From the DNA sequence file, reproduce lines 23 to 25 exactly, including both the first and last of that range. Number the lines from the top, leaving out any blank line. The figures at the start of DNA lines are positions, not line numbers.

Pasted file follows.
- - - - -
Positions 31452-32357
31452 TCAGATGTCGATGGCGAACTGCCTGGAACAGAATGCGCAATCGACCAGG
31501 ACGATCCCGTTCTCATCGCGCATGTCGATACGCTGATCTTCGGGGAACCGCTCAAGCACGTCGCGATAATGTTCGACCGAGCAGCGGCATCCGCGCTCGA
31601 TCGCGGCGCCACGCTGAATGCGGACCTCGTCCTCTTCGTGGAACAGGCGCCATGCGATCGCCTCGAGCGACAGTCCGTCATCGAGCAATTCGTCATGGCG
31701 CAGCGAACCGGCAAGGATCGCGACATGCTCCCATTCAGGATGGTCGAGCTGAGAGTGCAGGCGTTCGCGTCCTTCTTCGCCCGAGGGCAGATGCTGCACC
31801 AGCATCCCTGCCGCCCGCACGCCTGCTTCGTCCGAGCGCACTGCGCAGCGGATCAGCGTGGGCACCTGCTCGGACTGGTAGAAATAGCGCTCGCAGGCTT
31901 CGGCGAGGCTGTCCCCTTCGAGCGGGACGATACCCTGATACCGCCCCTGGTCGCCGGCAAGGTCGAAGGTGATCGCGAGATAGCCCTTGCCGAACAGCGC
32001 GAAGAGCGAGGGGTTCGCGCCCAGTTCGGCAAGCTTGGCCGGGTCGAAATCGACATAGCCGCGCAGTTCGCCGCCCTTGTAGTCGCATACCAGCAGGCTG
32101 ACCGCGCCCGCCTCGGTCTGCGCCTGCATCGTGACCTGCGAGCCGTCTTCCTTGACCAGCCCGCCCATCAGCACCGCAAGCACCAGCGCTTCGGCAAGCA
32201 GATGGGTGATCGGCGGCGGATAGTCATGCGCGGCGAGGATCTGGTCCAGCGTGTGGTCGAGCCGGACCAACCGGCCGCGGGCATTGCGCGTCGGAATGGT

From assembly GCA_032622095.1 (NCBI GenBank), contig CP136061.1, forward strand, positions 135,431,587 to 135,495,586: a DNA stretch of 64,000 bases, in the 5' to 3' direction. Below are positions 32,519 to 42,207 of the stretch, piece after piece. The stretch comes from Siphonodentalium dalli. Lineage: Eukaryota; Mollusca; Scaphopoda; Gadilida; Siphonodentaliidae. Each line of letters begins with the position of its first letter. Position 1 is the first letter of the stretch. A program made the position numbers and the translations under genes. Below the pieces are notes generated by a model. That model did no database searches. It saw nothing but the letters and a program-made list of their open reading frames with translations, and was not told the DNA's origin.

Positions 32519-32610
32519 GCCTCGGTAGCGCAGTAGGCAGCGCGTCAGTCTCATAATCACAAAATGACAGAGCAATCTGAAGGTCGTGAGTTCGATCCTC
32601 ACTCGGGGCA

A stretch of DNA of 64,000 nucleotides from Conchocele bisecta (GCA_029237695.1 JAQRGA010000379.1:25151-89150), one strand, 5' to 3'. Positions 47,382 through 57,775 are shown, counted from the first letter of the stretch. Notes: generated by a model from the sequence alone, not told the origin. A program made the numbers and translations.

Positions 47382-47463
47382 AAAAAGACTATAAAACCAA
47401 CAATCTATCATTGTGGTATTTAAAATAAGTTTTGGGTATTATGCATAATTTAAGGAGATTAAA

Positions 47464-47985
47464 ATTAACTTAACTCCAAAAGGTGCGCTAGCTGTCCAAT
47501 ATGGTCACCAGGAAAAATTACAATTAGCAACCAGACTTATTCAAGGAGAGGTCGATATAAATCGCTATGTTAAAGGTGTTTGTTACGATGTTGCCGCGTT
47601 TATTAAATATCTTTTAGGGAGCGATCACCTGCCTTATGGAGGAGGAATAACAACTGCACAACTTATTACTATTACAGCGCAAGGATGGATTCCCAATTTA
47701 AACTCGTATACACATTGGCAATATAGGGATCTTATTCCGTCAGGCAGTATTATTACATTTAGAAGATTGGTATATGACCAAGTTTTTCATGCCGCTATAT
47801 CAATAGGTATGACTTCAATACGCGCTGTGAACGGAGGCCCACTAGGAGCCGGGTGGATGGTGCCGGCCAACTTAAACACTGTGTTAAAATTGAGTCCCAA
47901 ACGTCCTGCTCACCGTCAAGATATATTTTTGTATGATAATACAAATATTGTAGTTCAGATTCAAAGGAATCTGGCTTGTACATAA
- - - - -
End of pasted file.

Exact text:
47701 AACTCGTATACACATTGGCAATATAGGGATCTTATTCCGTCAGGCAGTATTATTACATTTAGAAGATTGGTATATGACCAAGTTTTTCATGCCGCTATAT
47801 CAATAGGTATGACTTCAATACGCGCTGTGAACGGAGGCCCACTAGGAGCCGGGTGGATGGTGCCGGCCAACTTAAACACTGTGTTAAAATTGAGTCCCAA
47901 ACGTCCTGCTCACCGTCAAGATATATTTTTGTATGATAATACAAATATTGTAGTTCAGATTCAAAGGAATCTGGCTTGTACATAA